2. It was a tragic day for America and the human race when Dr. King Jr. was assassinated on April 4, 1968, but he wasn’t the only one who died at the Lorraine Motel in Memphis that day. In fact, Lorraine Bailey, a hotel worker and wife of the owner, passed away from a heart attack after hearing of King’s shooting. Lorraine was working the hotel phone switchboard at the time and suffered an incapacitating heart attack after seeing King shot, later dying from the coronary. Since there was no one else working the switchboard, that caused a long delay in calling an ambulance and getting King medical treatment, though it’s unclear if that would have helped him survive the shooting.
3. The fateful day in 1968 wasn’t King’s only brush with an assassination. A decade earlier on September 20, 1958, MLK was signing copies of his new book, Stride Toward Freedom, at a department store in Harlem when a female patron named Izola Ware Curr approached him and asked if he was indeed Martin Luther King Jr. King answered yes, at which she replied, “I’ve been looking for you for five years.” She then took out a seven-inch letter opener blade and plunged it into his chest. MLK was rushed to the hospital but the doctors couldn’t operate for three hours, as the tip of the blade was pressed against his aortic valve. When the blade was finally removed safely, the doctor told King that if he had even sneezed during those three hours, he could have ruptured the aorta and died instantly.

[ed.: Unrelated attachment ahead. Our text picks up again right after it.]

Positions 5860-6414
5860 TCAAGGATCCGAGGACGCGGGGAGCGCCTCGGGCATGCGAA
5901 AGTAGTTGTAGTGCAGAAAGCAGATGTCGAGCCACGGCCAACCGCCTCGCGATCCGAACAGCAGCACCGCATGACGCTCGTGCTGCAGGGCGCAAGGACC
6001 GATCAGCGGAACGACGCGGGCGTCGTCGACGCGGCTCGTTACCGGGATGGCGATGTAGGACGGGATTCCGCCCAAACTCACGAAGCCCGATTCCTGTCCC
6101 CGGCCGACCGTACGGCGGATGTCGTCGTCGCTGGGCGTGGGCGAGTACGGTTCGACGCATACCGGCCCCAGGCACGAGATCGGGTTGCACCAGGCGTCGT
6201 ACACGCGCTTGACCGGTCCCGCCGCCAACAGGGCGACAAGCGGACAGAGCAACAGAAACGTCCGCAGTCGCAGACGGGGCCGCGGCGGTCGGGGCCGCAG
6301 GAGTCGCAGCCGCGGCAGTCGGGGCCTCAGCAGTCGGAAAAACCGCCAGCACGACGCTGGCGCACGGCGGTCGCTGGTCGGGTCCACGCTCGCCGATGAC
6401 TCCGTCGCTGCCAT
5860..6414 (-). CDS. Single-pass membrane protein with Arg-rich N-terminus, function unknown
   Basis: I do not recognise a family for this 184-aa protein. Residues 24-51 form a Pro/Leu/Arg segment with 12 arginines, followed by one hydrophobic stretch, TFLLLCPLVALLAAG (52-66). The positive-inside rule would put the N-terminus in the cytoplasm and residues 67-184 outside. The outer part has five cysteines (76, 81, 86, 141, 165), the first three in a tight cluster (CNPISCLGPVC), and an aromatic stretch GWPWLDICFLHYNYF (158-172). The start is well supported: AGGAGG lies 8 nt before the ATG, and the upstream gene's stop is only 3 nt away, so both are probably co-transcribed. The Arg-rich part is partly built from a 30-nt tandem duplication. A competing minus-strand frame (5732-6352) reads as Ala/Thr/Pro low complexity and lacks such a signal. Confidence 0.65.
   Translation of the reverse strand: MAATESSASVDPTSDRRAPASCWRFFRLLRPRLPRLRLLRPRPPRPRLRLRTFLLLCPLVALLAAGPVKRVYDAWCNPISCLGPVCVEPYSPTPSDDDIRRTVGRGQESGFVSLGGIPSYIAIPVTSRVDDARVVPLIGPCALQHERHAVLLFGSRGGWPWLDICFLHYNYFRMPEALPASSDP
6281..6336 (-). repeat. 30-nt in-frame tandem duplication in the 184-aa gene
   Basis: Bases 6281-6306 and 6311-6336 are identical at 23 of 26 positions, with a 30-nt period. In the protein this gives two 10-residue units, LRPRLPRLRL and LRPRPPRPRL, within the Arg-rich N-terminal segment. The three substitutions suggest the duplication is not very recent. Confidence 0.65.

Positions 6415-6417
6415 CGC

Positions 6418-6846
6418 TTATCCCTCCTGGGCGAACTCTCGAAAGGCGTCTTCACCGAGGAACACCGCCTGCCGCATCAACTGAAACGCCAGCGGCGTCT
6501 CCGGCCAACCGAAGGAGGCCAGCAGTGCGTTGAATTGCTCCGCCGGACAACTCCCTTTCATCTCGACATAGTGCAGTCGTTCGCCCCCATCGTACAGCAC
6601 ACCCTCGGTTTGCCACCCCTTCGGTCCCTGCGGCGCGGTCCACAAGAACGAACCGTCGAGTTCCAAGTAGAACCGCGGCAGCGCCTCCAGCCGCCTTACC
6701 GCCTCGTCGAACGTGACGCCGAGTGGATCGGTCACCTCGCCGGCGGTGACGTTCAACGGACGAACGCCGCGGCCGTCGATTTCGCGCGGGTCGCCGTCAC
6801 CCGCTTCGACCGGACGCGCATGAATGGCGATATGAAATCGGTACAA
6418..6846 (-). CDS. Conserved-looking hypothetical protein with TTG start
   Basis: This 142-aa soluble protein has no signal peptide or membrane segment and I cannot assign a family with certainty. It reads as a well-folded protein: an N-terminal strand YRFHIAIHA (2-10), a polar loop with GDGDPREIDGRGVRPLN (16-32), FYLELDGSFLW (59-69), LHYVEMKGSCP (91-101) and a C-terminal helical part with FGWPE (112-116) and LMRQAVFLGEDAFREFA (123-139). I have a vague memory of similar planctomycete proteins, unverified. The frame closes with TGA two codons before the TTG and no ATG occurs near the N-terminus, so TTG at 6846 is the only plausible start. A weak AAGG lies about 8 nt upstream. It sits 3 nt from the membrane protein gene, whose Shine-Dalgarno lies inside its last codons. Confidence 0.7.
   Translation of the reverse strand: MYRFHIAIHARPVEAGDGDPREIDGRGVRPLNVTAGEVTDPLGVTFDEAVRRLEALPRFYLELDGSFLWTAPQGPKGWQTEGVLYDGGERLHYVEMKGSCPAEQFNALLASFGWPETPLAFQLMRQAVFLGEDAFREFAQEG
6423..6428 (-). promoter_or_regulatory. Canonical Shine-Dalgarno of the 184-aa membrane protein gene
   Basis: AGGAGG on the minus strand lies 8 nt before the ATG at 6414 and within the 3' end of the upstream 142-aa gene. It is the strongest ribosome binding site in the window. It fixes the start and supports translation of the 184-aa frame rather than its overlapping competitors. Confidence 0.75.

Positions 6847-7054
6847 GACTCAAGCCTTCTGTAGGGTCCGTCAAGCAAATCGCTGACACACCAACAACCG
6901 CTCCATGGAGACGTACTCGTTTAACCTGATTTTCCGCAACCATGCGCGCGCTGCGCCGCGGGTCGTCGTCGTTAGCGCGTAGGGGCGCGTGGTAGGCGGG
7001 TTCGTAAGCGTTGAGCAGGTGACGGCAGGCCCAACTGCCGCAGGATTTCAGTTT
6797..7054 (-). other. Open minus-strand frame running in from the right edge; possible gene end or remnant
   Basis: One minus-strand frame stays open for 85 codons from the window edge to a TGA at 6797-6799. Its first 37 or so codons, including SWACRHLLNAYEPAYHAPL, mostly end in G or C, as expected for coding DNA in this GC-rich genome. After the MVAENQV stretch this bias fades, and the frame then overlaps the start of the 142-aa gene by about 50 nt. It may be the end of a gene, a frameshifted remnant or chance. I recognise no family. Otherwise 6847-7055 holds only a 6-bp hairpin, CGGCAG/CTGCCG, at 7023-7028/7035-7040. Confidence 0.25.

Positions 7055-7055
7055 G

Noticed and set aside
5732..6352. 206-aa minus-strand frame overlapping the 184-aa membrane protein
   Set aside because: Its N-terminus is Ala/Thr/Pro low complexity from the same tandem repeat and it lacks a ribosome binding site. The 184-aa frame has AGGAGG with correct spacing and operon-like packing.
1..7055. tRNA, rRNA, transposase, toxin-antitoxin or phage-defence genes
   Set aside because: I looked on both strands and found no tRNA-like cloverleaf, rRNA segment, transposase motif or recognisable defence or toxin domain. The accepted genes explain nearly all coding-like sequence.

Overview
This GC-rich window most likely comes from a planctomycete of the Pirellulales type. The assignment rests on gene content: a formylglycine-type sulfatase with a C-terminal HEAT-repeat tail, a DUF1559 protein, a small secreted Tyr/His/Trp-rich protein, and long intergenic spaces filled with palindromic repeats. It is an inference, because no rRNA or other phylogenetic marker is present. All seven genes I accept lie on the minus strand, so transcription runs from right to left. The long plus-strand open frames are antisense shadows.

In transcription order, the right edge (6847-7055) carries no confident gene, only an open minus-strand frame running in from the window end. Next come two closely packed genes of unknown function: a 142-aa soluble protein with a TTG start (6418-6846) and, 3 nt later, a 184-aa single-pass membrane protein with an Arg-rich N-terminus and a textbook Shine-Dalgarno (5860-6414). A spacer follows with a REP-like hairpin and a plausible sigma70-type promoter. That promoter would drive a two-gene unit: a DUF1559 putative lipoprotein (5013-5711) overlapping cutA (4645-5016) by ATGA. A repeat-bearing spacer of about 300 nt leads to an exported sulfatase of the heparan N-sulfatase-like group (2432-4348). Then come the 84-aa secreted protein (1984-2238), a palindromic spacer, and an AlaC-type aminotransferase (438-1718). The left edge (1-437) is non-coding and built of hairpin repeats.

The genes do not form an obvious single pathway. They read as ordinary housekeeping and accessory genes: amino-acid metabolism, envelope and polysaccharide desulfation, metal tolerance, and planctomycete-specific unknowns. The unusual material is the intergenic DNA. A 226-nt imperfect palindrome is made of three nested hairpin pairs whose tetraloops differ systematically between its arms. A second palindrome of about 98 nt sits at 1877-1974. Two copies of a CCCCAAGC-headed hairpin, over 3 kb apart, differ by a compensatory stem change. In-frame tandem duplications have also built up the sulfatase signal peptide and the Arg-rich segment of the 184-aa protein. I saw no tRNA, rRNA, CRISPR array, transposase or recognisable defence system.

While recovering in the hospital, King reaffirmed his philosophies of non-violence and stated that he bore no ill will or anger towards the mentally ill Curr.
4. A young King was not only a born leader, but prolifically intelligent. In fact, King bypassed the 9th and 11th grades altogether, entering Moorehouse College at the tender age of 15 in 1944. He graduated with distinction by 19 with a degree in sociology, the first of many degrees and accomplishments in higher learning.
King attended graduate school at Boston University and earned his Ph.D. in systematic theology. He also attended divinity school and got a doctorate from Pennsylvania’s Crozer Theological Seminary at the age of 25.